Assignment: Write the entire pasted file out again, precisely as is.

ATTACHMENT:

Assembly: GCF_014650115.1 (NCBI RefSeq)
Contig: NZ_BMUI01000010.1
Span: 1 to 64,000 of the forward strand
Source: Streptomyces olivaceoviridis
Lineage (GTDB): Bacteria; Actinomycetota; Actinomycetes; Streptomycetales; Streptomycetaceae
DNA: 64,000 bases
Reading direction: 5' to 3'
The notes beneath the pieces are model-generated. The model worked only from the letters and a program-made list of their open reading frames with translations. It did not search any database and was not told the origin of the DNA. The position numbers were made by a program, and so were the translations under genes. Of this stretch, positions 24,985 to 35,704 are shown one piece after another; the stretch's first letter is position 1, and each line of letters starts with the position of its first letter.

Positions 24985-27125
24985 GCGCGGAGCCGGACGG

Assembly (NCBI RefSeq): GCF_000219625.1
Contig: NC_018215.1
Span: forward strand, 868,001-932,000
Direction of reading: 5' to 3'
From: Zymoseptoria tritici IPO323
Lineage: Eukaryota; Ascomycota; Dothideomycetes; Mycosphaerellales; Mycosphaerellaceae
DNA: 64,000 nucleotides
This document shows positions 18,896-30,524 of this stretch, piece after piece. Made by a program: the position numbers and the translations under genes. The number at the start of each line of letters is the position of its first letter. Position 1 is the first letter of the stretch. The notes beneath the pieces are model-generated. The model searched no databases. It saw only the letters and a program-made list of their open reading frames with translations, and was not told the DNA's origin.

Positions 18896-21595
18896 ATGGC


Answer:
Assembly: GCF_014650115.1 (NCBI RefSeq)
Contig: NZ_BMUI01000010.1
Span: 1 to 64,000 of the forward strand
Source: Streptomyces olivaceoviridis
Lineage (GTDB): Bacteria; Actinomycetota; Actinomycetes; Streptomycetales; Streptomycetaceae
DNA: 64,000 bases
Reading direction: 5' to 3'
The notes beneath the pieces are model-generated. The model worked only from the letters and a program-made list of their open reading frames with translations. It did not search any database and was not told the origin of the DNA. The position numbers were made by a program, and so were the translations under genes. Of this stretch, positions 24,985 to 35,704 are shown one piece after another; the stretch's first letter is position 1, and each line of letters starts with the position of its first letter.

Positions 24985-27125
24985 GCGCGGAGCCGGACGG

Assembly (NCBI RefSeq): GCF_000219625.1
Contig: NC_018215.1
Span: forward strand, 868,001-932,000
Direction of reading: 5' to 3'
From: Zymoseptoria tritici IPO323
Lineage: Eukaryota; Ascomycota; Dothideomycetes; Mycosphaerellales; Mycosphaerellaceae
DNA: 64,000 nucleotides
This document shows positions 18,896-30,524 of this stretch, piece after piece. Made by a program: the position numbers and the translations under genes. The number at the start of each line of letters is the position of its first letter. Position 1 is the first letter of the stretch. The notes beneath the pieces are model-generated. The model searched no databases. It saw only the letters and a program-made list of their open reading frames with translations, and was not told the DNA's origin.

Positions 18896-21595
18896 ATGGC